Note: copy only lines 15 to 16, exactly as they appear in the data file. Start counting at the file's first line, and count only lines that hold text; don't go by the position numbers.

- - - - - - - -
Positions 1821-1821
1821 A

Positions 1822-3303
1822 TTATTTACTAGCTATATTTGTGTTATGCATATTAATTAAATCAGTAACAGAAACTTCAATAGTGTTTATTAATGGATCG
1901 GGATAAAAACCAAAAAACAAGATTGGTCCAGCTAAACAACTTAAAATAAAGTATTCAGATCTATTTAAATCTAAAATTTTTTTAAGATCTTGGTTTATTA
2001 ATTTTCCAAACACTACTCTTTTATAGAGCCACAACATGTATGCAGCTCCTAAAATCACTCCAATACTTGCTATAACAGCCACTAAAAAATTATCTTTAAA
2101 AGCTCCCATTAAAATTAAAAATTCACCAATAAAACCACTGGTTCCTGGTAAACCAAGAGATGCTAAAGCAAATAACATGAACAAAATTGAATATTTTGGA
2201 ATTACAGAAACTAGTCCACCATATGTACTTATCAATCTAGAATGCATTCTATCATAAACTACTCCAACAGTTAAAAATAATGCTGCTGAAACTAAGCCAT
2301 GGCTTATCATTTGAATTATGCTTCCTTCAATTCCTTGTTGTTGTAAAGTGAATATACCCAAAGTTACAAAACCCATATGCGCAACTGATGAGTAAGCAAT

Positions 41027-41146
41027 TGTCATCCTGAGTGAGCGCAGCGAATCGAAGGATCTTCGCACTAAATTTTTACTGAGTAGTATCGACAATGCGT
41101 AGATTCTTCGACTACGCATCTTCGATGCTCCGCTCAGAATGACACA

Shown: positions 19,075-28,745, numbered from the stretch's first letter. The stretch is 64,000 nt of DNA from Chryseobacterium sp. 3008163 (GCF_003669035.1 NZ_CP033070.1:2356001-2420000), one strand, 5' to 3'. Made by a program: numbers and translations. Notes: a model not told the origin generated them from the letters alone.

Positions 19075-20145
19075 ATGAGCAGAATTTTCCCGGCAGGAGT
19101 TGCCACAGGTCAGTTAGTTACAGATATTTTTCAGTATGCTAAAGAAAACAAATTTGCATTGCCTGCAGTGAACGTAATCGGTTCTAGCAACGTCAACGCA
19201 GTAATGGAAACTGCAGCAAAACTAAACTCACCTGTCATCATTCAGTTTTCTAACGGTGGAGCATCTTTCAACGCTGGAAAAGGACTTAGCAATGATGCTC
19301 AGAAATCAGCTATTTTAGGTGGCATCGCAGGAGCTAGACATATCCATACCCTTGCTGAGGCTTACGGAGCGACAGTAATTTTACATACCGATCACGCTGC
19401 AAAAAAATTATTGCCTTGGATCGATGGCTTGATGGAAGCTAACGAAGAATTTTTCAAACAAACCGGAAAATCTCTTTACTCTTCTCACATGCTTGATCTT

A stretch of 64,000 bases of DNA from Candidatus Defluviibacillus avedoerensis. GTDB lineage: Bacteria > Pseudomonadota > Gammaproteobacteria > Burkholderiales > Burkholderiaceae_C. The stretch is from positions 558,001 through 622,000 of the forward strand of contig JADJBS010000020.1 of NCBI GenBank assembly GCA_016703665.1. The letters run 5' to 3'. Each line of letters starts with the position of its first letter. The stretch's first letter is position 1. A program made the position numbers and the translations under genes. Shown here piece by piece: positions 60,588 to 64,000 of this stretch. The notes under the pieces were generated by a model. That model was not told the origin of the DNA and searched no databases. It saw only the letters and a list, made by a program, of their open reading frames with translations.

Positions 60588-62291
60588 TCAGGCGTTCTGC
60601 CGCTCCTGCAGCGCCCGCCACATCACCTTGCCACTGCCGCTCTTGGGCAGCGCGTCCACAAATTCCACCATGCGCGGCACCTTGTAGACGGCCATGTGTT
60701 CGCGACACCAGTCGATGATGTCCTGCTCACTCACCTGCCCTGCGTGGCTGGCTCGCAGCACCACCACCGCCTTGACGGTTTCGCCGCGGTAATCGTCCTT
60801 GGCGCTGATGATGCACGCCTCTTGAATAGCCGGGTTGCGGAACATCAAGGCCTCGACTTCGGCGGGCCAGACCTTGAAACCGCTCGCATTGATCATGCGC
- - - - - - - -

19075 ATGAGCAGAATTTTCCCGGCAGGAGT
19101 TGCCACAGGTCAGTTAGTTACAGATATTTTTCAGTATGCTAAAGAAAACAAATTTGCATTGCCTGCAGTGAACGTAATCGGTTCTAGCAACGTCAACGCA